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We can get the Einstein field equations of GR from the Einstein-Hilbert action via two distinct methods:

First, by taking the metric as the only degree of freedom, and imposing right away that the connection is the Levi-Civita connection. In that case the Lagrangian will be a functional of the metric only since the Levi-Civita connection is expressible in terms of derivatives of the metric.

Second, we can follow the Palatini method: Take the metric and the connection as independent degrees of freedom and vary with respect to both. It happens curiously that the Euler-Lagrange equations for the connection will just be the condition that it must be the Levi-Civita connection.

It seems to be a wonderful coincidence that we get exactly the condition that the connection must be Levi-Civita one, thus recovering the Einstein field equations. So my question is: Why does this work? Is there any deeper mathematical reason why we get the right answer?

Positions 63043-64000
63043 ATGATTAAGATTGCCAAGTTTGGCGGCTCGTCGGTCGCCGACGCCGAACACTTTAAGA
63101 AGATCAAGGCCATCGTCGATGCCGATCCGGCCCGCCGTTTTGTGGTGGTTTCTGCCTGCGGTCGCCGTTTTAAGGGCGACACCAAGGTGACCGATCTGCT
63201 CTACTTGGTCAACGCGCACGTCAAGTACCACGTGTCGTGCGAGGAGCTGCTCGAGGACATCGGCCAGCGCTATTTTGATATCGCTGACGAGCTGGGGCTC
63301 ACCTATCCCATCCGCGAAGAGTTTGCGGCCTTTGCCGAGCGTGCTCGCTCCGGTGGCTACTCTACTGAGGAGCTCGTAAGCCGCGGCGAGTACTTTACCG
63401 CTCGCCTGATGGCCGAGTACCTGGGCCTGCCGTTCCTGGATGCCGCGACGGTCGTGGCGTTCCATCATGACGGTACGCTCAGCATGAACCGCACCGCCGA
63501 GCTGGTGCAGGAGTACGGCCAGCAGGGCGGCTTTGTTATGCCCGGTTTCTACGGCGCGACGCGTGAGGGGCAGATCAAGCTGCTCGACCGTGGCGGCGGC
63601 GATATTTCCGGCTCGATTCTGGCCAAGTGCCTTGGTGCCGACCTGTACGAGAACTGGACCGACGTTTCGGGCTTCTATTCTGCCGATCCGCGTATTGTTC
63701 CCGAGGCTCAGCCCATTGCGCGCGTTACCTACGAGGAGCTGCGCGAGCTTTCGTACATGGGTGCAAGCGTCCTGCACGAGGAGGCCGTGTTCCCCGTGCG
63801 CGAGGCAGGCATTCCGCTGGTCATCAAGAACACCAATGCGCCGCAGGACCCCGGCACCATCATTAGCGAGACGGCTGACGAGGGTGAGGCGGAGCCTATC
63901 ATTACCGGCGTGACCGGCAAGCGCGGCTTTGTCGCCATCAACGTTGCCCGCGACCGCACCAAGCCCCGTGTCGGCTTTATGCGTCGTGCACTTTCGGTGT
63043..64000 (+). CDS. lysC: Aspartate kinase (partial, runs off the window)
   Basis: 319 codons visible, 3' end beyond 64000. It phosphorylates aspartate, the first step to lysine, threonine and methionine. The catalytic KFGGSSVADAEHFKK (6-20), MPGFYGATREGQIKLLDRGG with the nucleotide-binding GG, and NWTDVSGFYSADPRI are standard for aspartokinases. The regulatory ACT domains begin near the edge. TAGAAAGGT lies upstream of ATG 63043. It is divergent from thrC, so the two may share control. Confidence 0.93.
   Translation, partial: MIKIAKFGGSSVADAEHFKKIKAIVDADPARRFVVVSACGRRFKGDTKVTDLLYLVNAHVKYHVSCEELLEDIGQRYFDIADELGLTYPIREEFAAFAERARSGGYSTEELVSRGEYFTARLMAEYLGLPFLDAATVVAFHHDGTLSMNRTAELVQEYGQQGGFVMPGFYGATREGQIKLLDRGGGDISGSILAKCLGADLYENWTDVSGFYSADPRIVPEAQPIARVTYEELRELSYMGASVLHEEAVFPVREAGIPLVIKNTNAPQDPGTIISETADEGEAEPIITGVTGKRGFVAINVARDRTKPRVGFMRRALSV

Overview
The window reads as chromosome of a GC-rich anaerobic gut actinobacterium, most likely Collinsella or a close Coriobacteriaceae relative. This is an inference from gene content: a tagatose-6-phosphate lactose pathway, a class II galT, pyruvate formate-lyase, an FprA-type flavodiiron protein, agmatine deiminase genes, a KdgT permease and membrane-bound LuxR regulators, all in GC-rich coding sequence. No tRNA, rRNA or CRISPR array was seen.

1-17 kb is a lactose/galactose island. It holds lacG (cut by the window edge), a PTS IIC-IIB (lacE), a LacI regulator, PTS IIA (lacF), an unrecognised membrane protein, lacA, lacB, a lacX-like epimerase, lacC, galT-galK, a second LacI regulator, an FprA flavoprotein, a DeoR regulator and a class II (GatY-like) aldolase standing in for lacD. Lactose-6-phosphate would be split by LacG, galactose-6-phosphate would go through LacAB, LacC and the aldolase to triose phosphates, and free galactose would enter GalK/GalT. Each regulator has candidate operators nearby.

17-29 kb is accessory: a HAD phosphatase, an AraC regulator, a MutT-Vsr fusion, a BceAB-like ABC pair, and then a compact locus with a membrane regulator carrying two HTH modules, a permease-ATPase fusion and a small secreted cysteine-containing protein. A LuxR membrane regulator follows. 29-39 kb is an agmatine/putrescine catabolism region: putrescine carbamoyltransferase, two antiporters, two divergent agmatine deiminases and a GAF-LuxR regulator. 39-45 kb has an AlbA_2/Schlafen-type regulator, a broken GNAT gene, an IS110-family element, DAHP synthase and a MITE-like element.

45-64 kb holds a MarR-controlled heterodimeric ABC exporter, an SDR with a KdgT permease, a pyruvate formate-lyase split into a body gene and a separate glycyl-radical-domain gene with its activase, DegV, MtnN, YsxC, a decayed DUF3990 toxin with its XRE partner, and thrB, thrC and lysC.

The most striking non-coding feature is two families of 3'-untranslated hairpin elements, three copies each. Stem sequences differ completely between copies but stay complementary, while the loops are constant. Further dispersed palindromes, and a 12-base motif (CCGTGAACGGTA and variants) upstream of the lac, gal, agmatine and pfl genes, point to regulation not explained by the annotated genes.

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marked as duplicate by ACuriousMind, John Rennie general-relativity Oct 21 '15 at 16:03

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The deep mathematical mechanism behind this is Cartan geometry. In Cartan geometry all geometric structures in manifolds (Riemannian, pseudo-Riemannian, complex, holomorphic, conformal, etc.) are expressed in terms of G-structures with integrability conditions, which in first order is torsion freedom.

The first order formulation of gravity that you are are referring to witnesses the fact that the Cartan-geometric description of pseudo-Riemannian geometry is equivalent to the one in terms of symmetric rank-2 tensors.

The same still applies to supergravity, its usual first-order formulation expresses super-Riemannian structure in terms of super-Cartan geometry. In fact higher dimensional supergravity is expressed in terms of higher Cartan geometry (to take the higher form fields into account).

Here is a little known fact in this context (Candiello-Lechner 93): generally the equations of motion of first-order (super-)gravity imply that (the bosonic component of) the (super-)torsion vanishes. But for 11-dimensional supergravity this implication goes the other way around: just requiring the (bosonic component of the) super-torsion to vanish is here already equivalent to the equations of motion. (Requiring the full supertorsion to vanish is equivalent to the bosonic Einstein equations in 11d!) Hence in 11d we may do away with the Palatini action and simply require torsion-freedom.

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